Developing a component library with React, Enzyme and Chai

As we approach moving our monolithic software into a Microservice Architecture, we face a challenge of visual consistency across apps. In the past, we have treated each app as it’s own and as a result, have ended up with visual inconsistencies. Some apps used Angular Material, some Bootstrap, etc. Due to the component nature of React, we decided to build a custom React library that can be easily loaded in and extended for each application. This also allows for anyone at ndustrial.io who needs to develop an app to leverage our library and contribute to it’s development. The goal of this is to be able to reuse our tested components throughout and customizing the styles quickly and easily for each application.

Our React component library allows us to develop small, contained, tested (Enzyme and Chai) and styled components that we are quickly able to add to any project simply by loading in the library from our private npm repository. Building components this way offers us the assurance that adding these items to our projects allows for quick and stable development where we can focus on the larger features while still maintaining control over our components. By hosting on npm, it also allows for us to properly version our library, so that any potential breaking changes are isolated until the package manifest is updated in the parent application.

You can see our header for example is small, self contained and portable.

import React from 'react';
import Dropdown from './dropdown';
import UserDropdown from './userDropdown';
import { applications } from './../../test/fixtures/applications';
import { throttle } from 'underscore';
export default class Header extends React.Component {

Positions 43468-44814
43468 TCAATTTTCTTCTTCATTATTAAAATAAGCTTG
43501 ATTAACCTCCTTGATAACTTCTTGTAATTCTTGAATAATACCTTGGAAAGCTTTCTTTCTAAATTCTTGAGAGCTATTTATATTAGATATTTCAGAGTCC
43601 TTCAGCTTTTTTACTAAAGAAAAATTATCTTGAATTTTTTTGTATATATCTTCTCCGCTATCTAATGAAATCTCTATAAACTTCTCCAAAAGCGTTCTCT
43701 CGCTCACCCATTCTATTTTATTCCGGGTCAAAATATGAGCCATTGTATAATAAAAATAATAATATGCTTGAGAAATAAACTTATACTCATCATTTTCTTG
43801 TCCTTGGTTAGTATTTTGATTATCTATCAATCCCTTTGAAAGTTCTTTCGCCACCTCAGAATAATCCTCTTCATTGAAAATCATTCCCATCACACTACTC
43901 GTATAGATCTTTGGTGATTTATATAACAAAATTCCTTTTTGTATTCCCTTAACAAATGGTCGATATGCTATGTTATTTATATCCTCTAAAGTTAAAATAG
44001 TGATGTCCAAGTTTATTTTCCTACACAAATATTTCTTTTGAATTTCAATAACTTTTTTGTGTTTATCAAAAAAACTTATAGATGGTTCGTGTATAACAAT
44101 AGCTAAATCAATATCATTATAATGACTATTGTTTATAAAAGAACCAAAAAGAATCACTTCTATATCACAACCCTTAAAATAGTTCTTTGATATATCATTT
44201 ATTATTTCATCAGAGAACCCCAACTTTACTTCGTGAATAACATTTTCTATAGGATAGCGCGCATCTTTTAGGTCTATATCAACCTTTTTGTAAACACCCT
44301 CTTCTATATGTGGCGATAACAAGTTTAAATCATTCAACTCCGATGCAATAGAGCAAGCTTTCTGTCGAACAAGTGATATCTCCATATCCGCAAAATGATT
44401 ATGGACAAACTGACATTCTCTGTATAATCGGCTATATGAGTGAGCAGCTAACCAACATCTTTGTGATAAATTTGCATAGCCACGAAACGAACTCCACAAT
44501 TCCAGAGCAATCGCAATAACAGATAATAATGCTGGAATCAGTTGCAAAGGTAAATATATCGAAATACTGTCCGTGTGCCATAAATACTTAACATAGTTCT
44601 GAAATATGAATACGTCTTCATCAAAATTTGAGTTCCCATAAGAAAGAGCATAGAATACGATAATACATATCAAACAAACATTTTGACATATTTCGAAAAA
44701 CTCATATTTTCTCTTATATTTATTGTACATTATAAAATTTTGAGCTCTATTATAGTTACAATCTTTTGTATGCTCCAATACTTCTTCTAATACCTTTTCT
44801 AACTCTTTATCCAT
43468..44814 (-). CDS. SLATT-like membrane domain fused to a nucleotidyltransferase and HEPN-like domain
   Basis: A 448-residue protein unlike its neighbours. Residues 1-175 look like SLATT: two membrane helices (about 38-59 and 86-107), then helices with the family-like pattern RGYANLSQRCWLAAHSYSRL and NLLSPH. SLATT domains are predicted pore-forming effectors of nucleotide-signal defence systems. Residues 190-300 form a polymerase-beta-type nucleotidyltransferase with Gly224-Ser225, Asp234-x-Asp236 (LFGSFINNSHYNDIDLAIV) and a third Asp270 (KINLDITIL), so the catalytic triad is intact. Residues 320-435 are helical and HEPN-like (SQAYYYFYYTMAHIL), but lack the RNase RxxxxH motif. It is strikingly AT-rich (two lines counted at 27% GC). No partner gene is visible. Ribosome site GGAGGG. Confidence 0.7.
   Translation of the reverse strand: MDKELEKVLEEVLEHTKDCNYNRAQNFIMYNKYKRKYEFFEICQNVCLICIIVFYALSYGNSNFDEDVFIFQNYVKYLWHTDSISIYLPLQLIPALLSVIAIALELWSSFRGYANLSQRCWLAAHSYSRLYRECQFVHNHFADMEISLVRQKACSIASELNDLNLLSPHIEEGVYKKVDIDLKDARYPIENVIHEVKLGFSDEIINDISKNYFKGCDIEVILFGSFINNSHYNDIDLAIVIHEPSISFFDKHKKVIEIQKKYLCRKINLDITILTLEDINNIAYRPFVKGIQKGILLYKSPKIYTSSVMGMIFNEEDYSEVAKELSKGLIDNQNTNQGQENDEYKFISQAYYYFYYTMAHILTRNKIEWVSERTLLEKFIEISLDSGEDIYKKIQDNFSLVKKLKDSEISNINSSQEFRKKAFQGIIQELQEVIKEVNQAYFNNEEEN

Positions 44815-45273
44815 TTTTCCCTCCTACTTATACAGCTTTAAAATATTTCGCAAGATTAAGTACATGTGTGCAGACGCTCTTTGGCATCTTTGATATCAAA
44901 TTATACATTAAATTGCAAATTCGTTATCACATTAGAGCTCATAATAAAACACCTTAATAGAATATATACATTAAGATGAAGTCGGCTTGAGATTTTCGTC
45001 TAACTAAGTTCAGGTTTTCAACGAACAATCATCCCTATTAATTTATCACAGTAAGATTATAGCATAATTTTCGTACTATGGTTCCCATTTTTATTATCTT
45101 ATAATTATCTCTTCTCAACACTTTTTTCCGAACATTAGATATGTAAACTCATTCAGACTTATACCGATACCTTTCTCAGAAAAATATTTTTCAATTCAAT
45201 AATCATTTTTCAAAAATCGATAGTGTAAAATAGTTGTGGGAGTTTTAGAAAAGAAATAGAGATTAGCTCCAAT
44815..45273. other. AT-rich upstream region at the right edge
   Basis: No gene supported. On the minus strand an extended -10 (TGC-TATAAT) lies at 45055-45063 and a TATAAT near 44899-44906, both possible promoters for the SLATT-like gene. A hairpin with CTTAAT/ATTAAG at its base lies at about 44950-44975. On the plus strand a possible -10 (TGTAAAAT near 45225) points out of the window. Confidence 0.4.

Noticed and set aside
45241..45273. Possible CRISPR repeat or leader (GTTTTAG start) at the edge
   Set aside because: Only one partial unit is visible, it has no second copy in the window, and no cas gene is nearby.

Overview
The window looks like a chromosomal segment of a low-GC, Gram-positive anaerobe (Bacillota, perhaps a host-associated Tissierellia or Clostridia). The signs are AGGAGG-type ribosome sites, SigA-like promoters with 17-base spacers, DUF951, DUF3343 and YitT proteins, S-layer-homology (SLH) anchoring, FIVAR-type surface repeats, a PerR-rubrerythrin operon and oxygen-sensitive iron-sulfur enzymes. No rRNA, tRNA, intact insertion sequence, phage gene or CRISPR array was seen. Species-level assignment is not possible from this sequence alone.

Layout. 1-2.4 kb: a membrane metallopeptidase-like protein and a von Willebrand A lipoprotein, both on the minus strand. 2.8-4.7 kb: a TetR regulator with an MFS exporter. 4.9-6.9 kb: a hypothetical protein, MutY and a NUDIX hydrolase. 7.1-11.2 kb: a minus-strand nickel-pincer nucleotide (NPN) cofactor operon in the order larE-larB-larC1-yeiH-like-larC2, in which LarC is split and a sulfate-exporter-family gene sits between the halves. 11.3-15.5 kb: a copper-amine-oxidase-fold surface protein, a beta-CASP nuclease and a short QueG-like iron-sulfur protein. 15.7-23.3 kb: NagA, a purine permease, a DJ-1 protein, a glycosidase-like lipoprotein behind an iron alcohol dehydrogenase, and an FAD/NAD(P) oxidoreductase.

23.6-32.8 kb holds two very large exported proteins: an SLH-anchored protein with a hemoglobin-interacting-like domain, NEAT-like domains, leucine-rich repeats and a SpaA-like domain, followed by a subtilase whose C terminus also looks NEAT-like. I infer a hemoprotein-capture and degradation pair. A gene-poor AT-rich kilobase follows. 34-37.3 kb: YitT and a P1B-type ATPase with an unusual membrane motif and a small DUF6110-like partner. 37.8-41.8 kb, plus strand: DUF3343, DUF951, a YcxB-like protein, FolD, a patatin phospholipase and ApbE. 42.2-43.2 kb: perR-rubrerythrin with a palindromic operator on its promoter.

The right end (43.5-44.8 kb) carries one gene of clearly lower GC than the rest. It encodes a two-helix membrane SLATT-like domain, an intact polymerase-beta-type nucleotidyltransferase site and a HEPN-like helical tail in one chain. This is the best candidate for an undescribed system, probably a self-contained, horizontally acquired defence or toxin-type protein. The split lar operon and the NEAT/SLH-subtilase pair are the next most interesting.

constructor() {
super();
this.checkDirection = this.checkDirection.bind(this);
}
componentWillMount() {
this.setState({applications: applications});
}
componentDidMount() {
window.addEventListener('resize', throttle(this.checkDirection, 200));
if (window.outerWidth > 700) {
this.setState({direction: 'down'});
} else {
this.setState({direction: 'up'});
}
}
componentWillUnmount() {
window.removeEventListener('resize', this.checkDirection);
}
checkDirection(e) {
if (e.target.outerWidth > 700) {
this.setState({direction: 'down'});
} else {
this.setState({direction: 'up'});
}
}
render() {
return (
<div className='nd-header'>
<div className='nd-header__logo'></div>
<div className='nd-header__content'>
<div className='nd-header__app-selector'>
<Dropdown data={this.state.applications} filterable={false} direction={this.state.direction} name='Applications'/>
</div>
<div className='nd-header__user-information'>
<UserDropdown direction={this.state.direction} {...this.props}/>
</div>
<div className='nd-header__alerts'></div>
</div>
</div>
);
}
}

Then we can test.

import React from 'react';
import ReactDOM from 'react-dom';
import { shallow, mount, render } from 'enzyme';
import { expect } from 'chai';
import Header from '../../src/components/header';
import { JSDOM } from 'jsdom';
// Setup JSDOM
const jsdom = new JSDOM('<!doctype html><html><body></body></html>');
const { window } = jsdom;
function copyProps(src, target) {
const props = Object.getOwnPropertyNames(src)